Pondering the Pundits” is an Open Thread. It is a selection of editorials and opinions from around the news media and the internet blogs. The intent is to provide a forum for your reactions and opinions, not just to the opinions presented, but to what ever you find important.
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Paul Krugman: 3 Rules for the Trump Pandemic
One: Don’t trust the president.
So Donald Trump is now calling Covid-19 the “Chinese virus.” Of course he is: Racism and blaming other people for his own failures are the defining features of his presidency. But if we’re going to give it a nickname, much better to refer to it as the “Trump pandemic.”
True, the virus didn’t originate here. But the U.S. response to the threat has been catastrophically slow and inadequate, and the buck stops with Trump, who minimized the threat and discouraged action until just a few days ago. [..]
Why did Trump and his team deny and delay? All the evidence suggests that he didn’t want to do or say anything that might drive down stock prices, which he seems to regard as the key measure of his success. That’s presumably why as late as Feb. 25 Larry Kudlow, the administration’s chief economist, declared that the U.S. had “contained” the coronavirus, and that the economy was “holding up nicely.”
Well, that was a bad bet. Since then, the stock market has more or less given up all its gains under the Trump presidency. More important, the economy is clearly in free-fall. So what should we do now?
Michelle Goldberg: Of Course Trump Deserves Blame for the Coronavirus Crisis
There’s no moving forward without understanding what’s going wrong.
It can become tedious to dwell on the fact that the president is a dangerous and ignorant narcissist who has utterly failed as an executive, leaving state governments on their own to confront a generational cataclysm. But no one should ever forget it.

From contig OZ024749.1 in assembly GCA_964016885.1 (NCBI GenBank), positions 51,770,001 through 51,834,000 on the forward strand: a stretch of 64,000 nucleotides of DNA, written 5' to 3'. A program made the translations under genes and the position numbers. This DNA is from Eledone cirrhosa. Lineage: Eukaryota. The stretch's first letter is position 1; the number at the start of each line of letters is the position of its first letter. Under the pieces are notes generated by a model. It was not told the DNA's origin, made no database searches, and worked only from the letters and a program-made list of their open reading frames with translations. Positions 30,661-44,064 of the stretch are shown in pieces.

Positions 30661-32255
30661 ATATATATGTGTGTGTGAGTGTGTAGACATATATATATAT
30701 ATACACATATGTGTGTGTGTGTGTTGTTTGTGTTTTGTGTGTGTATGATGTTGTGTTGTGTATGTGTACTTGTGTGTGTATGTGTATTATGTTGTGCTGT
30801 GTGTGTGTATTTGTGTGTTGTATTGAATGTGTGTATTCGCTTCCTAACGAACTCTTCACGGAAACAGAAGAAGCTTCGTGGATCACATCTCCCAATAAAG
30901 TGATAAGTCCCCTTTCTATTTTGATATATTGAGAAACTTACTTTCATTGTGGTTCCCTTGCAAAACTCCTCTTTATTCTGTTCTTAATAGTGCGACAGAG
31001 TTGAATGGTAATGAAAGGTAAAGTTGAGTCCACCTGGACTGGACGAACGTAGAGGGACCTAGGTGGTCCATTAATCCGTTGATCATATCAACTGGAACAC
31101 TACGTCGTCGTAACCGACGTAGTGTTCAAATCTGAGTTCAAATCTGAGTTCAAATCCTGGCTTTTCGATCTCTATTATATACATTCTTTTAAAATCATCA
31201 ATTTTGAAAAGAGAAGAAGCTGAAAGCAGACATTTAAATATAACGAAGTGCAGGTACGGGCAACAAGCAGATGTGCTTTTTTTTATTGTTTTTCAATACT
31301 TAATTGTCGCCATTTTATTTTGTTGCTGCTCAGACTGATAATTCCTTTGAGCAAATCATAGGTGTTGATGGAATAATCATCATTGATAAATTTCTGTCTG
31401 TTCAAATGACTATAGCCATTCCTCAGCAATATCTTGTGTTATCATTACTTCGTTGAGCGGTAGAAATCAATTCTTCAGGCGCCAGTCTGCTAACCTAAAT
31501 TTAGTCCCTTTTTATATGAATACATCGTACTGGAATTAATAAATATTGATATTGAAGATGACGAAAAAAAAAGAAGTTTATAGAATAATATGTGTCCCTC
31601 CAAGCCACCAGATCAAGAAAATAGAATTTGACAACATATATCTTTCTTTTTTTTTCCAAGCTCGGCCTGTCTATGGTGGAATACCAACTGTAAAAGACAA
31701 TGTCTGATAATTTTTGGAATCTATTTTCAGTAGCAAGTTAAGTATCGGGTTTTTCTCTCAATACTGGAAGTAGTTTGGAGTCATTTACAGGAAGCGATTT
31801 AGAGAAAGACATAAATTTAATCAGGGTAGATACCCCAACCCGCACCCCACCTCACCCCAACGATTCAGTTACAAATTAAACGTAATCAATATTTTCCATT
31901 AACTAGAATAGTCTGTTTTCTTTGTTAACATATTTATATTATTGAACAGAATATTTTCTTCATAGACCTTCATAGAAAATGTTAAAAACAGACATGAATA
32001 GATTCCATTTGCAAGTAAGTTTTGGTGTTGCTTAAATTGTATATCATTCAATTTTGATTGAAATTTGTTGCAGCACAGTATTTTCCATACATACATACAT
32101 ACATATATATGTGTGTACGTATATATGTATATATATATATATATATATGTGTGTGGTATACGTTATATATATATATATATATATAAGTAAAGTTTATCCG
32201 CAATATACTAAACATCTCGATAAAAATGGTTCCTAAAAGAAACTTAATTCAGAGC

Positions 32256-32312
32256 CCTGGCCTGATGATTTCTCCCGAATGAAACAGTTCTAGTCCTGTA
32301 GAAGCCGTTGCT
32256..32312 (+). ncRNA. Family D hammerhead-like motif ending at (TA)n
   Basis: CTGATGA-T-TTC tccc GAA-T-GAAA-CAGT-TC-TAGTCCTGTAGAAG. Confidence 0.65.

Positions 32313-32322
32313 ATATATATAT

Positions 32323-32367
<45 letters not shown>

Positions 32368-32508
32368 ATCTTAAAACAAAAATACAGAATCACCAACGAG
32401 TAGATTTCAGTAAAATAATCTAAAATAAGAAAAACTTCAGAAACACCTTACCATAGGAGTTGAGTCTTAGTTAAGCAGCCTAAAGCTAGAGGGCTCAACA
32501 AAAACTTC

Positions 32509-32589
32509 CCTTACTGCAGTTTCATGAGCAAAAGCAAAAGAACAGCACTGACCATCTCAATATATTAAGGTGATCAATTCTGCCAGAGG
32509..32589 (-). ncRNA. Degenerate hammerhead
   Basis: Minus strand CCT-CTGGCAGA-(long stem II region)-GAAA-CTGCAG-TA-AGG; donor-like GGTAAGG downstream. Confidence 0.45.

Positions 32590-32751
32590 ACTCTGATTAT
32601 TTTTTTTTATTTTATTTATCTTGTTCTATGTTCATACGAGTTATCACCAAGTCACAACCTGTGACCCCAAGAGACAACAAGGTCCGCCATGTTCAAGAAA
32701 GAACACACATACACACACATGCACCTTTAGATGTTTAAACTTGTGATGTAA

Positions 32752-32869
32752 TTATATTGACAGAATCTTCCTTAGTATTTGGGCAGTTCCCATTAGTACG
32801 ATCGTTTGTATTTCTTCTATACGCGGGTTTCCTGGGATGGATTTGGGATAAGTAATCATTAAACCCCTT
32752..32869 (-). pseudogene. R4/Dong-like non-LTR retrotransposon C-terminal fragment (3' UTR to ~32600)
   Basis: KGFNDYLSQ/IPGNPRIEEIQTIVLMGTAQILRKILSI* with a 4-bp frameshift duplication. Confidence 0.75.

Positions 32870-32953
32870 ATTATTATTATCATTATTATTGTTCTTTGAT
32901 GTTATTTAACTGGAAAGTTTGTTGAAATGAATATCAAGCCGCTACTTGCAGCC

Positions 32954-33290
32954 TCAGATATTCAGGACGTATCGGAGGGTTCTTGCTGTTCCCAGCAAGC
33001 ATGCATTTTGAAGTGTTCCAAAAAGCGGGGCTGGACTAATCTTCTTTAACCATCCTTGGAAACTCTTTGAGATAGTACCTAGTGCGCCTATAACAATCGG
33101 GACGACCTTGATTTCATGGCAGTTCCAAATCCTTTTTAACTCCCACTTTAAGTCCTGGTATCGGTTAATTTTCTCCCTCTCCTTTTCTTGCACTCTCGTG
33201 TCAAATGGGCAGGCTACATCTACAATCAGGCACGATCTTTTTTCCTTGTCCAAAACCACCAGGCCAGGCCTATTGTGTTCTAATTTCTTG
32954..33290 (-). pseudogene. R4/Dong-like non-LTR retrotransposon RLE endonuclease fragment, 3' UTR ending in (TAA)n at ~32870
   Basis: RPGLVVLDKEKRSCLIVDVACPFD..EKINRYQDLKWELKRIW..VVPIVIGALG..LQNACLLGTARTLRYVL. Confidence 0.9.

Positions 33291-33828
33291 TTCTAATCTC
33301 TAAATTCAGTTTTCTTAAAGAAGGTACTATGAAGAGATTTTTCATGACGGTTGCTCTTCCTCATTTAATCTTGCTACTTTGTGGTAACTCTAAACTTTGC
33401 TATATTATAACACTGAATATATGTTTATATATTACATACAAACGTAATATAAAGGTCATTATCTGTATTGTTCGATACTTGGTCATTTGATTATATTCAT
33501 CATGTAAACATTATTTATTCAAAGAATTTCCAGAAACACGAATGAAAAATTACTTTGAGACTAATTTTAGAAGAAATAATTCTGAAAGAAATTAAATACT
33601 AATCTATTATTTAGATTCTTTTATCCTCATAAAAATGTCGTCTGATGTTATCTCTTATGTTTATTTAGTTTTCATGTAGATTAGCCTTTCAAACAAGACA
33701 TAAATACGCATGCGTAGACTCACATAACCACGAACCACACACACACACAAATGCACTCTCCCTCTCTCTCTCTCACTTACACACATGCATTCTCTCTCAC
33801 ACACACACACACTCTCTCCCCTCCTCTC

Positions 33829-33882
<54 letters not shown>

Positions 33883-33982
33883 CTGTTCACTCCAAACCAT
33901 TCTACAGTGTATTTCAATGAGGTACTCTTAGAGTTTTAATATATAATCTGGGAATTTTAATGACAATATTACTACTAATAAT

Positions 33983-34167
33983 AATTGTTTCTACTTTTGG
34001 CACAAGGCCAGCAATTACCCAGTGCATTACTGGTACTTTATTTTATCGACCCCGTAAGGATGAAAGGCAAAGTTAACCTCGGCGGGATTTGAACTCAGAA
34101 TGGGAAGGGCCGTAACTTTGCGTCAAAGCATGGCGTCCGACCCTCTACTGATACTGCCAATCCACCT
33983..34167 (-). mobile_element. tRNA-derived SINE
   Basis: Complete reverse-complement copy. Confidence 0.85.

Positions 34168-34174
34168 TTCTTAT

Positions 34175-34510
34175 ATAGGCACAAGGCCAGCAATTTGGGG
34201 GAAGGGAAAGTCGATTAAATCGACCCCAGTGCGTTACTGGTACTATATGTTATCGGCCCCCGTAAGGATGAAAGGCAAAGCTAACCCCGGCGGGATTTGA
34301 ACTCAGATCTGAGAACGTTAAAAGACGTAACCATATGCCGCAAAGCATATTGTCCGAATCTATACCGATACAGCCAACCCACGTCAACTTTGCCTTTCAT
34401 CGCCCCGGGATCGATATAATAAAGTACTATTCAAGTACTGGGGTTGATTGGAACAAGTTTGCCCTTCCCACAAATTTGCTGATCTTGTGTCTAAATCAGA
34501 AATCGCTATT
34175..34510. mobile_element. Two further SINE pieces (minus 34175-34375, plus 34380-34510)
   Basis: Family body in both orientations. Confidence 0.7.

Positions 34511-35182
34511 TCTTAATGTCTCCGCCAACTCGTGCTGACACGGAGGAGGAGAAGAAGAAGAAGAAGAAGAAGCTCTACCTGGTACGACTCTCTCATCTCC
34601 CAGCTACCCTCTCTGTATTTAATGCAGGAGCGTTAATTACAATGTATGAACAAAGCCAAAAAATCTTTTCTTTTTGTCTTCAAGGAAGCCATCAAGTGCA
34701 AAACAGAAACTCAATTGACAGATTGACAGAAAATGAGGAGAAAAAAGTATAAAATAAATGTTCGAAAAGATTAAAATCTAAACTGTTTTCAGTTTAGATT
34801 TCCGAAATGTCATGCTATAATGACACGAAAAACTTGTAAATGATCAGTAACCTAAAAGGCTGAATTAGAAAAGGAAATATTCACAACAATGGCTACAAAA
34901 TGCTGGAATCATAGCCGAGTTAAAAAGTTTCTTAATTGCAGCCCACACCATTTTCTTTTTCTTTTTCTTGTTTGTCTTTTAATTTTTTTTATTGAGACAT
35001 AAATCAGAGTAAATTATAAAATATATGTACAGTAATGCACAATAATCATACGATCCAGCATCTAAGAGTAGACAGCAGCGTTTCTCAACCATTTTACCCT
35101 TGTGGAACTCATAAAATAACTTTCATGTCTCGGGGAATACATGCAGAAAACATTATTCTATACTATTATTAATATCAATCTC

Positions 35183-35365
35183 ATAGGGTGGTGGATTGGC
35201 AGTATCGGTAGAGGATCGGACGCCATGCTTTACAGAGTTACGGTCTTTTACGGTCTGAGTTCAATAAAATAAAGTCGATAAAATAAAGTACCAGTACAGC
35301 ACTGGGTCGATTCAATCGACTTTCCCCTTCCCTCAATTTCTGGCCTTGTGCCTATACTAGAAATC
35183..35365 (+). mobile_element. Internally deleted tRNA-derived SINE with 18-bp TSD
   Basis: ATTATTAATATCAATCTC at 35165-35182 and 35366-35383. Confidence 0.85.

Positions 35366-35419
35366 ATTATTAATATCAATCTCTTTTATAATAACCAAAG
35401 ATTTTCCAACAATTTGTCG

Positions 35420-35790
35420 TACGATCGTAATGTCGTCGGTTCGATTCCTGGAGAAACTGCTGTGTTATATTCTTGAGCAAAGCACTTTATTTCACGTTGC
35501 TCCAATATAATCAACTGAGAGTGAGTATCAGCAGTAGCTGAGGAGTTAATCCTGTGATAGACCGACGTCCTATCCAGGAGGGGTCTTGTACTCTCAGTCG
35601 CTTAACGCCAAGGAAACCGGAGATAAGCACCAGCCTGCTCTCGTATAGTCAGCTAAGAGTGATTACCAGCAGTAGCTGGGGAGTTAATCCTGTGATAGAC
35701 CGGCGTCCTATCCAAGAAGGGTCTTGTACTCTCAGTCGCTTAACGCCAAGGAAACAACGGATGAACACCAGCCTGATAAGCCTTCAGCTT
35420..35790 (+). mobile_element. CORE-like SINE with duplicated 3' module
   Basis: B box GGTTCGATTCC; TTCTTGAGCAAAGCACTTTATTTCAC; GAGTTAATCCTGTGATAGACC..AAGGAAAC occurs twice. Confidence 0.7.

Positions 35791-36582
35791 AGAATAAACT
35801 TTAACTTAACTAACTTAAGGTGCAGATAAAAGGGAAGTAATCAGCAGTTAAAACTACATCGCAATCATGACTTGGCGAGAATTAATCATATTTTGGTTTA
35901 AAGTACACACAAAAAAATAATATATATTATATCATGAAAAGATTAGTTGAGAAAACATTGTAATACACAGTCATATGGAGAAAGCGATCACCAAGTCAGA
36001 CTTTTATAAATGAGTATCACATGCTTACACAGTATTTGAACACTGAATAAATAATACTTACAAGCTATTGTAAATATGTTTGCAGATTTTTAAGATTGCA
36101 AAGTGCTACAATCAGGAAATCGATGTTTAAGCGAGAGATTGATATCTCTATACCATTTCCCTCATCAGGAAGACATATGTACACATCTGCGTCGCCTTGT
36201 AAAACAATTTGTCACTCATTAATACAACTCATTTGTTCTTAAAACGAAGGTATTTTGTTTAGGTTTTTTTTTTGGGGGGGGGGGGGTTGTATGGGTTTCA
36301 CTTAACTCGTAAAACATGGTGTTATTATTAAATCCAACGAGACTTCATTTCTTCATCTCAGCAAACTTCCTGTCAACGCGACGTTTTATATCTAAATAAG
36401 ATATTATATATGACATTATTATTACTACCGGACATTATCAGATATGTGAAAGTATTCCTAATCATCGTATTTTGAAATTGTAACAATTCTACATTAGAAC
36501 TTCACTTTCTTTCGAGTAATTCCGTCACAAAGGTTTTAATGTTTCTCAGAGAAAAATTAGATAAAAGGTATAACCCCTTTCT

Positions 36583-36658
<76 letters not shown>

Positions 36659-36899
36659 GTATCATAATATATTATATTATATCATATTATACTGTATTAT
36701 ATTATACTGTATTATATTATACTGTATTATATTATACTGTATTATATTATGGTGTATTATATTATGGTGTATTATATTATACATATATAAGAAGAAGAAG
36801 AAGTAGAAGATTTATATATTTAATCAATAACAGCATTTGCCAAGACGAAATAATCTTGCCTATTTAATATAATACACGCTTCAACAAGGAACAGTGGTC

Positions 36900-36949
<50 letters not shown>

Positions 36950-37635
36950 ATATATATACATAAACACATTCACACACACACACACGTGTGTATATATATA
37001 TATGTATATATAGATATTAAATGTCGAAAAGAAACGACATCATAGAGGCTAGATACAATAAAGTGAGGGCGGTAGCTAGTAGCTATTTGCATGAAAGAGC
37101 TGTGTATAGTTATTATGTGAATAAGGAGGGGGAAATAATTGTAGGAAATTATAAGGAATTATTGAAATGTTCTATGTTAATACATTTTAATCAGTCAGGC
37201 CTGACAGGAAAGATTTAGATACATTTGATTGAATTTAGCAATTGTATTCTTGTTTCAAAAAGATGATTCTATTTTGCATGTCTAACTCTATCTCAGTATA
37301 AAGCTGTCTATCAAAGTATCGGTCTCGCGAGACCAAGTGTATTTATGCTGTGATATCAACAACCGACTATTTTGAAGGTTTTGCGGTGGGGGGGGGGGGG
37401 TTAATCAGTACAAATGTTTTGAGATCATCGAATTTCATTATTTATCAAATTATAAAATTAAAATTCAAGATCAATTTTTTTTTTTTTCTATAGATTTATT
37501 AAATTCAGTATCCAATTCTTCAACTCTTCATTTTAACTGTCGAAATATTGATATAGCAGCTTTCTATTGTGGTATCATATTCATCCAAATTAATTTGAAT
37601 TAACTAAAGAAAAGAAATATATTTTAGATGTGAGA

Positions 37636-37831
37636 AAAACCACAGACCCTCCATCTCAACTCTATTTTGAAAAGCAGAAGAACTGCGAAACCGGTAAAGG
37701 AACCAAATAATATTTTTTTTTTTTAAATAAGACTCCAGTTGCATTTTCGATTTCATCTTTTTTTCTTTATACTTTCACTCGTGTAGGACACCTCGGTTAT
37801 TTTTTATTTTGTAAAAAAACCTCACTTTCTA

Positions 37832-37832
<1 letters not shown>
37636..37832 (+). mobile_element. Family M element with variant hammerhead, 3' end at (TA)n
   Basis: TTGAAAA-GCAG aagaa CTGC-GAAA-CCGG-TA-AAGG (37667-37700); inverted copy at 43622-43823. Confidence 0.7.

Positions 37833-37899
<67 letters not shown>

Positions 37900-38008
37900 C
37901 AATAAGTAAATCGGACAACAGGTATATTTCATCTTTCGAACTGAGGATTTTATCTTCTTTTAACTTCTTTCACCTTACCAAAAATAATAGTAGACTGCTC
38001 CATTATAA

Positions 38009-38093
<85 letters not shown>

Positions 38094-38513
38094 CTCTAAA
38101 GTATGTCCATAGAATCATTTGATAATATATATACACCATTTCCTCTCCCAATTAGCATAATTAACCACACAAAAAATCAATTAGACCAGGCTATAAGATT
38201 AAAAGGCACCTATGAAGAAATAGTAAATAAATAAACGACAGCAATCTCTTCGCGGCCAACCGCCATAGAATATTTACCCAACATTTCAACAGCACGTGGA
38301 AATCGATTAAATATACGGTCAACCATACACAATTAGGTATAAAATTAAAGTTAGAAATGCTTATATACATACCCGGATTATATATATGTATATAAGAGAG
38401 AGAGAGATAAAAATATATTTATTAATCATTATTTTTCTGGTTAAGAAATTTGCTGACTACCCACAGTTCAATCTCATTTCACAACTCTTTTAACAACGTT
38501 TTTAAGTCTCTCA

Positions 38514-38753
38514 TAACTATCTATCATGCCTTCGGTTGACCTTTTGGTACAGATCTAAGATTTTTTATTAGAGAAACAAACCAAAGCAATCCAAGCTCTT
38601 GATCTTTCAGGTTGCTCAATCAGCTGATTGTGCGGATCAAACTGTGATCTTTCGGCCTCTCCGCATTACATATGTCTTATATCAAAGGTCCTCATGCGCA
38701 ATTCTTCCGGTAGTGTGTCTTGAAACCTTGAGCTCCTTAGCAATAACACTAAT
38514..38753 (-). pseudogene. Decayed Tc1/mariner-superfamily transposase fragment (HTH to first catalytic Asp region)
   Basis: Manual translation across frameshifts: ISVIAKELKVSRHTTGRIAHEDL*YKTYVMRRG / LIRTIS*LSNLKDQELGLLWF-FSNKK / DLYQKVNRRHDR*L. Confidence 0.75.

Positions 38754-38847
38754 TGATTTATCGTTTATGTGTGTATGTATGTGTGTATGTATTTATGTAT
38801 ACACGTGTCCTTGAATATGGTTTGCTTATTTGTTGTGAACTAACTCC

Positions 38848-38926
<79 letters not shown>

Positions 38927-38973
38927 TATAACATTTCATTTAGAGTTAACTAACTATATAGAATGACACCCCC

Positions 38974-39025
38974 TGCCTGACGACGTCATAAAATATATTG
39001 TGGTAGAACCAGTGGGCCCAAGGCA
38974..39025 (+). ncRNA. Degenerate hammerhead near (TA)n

Soon, even if the pandemic is still raging, there will be an election, and the public will be asked to render a verdict on Trump’s leadership. Being clear that people are suffering and dying needlessly because the president can’t do his job isn’t looking backward. It’s the only way to move forward.
Jamelle Bouie: The Era of Small Government Is Over
We’re going to have to reach much deeper than stimulus and bailouts into the way we conduct business with each other.
To stop the spread of the coronavirus, state and local governments have shut down as much of communal life as possible. People are also social distancing, staying out of public spaces to slow transmission of the disease. But this has destroyed demand for goods and services, putting the United States on the path to a recession that could easily become an outright depression.
Washington is, finally, working toward a response. But even the most ambitious proposals are nowhere near powerful enough to actually stop the coronavirus from destroying the economy. To do that, policymakers have to go beyond stimulus or bailouts for select industries. They have to take responsibility for economic life on a scale not seen since the New Deal.